Bogard believes that one of the facility's strengths is the ability to simulate difficult monitoring situations likely to be faced by inspectors in the field. The lab enables students to mock-up a number of scenarios, such as nuclear materials trapped in ductwork or in process equipment, as well as materials enclosed in various types of shipping containers. "Inspectors must know not only how to identify these materials," he explains, "but also how to estimate accurately how much of each material is present." Because the nuclear "reference samples" used in the classrooms or labs are sealed, the training can be accomplished in a laboratory setting that does not require students to be in a hazardous environment or to wear special protective gear.
In addition to providing hands-on classes for students and professionals, the Safeguards Lab also offers a specialized set of courses for federal policymakers. Nicknamed "Physics for Feds," the courses are designed to boost participants' basic understanding of the safeguards field and to provide them with greater understanding of the technical issues surrounding the handling of nuclear material.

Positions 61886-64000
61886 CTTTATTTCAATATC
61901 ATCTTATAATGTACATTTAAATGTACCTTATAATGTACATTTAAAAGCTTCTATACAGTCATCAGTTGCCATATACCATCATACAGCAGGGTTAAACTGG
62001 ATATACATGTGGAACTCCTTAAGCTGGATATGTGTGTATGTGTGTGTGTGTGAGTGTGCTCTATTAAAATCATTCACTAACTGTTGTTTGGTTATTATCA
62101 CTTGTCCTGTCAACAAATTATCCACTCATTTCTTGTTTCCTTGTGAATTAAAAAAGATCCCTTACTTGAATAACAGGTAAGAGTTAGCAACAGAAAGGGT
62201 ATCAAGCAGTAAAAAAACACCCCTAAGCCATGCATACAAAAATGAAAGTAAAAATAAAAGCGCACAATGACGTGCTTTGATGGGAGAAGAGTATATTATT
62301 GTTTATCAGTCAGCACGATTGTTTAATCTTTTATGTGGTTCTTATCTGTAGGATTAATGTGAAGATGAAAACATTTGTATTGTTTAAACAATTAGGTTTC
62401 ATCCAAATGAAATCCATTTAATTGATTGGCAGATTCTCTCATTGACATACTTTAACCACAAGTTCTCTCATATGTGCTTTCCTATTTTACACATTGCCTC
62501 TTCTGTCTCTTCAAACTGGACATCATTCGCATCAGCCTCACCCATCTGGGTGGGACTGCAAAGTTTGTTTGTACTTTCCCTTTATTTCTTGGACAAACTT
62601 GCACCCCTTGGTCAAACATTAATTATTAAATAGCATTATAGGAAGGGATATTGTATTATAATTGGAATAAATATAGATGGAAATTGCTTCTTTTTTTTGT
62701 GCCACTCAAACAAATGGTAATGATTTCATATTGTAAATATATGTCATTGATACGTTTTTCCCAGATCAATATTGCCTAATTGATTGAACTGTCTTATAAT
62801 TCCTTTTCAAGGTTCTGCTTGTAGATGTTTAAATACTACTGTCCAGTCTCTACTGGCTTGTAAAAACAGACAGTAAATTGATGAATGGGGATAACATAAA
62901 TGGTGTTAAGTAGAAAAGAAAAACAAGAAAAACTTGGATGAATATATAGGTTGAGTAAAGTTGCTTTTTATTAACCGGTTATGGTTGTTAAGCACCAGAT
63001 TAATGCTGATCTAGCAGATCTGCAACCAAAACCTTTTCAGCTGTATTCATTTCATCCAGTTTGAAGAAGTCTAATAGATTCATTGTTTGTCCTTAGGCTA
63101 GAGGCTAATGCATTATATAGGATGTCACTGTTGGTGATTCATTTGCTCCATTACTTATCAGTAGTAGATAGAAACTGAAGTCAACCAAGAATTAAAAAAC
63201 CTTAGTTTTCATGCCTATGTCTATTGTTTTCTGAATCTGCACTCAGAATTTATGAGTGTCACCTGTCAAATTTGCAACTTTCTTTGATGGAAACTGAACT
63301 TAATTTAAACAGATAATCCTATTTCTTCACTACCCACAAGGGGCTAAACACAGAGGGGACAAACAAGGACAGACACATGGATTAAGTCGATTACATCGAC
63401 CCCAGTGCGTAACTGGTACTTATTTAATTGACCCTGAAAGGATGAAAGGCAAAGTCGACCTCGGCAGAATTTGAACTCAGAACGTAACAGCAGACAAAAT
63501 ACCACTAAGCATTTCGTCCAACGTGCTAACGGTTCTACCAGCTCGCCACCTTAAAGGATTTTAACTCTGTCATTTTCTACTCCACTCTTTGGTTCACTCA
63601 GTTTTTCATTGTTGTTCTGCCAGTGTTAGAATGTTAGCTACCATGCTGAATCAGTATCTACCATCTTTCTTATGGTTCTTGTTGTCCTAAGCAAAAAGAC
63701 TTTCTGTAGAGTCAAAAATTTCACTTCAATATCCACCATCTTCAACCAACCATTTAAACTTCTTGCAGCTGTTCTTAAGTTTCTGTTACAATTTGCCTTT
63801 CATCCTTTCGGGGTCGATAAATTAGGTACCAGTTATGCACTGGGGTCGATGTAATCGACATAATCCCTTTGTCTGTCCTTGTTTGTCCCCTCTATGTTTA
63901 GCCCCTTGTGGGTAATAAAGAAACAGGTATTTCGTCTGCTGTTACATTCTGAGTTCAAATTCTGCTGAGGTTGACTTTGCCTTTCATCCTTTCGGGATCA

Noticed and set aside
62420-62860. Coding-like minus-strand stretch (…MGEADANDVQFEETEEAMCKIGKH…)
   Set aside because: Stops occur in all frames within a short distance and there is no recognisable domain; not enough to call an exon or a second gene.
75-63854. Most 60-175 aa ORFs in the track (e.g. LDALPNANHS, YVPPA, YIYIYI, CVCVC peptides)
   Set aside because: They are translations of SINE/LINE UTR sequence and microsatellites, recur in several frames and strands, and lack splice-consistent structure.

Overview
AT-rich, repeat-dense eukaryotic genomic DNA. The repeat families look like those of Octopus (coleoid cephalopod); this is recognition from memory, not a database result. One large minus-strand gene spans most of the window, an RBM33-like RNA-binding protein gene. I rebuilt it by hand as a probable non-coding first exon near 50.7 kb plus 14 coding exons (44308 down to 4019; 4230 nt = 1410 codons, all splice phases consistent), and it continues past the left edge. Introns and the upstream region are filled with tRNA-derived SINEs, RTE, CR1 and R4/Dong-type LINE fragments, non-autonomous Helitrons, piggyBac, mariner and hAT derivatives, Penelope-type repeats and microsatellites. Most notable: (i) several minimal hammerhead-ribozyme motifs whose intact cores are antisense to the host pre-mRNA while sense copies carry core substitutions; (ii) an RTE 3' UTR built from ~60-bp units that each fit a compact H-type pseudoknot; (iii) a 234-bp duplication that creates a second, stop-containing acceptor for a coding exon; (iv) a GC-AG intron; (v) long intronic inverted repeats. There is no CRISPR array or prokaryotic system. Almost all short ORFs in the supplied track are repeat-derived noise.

The ORNL Safeguards Lab is of particular value to industrial users who have access to a wide selection of reference samples of enriched uranium, as well as a variety of other nuclear materials. "These materials are not available outside of DOE facilities," Bogard says. "Industrial users come to Oak Ridge, for example, to determine whether a software algorithm or a piece of detection equipment performs as expected on actual samples of nuclear material." Andrey Bosko, a researcher with the nuclear measurements company Canberra, says that working with Safeguards Lab reference samples has allowed him to acquire spectral data critical to improving Canberra's detection equipment. "We have software that uses a material's spectrum to tell us how much uranium-235 is in a particular sample. I will be able to use the data gathered here to enhance the software's algorithms, so our equipment will provide even more accurate results."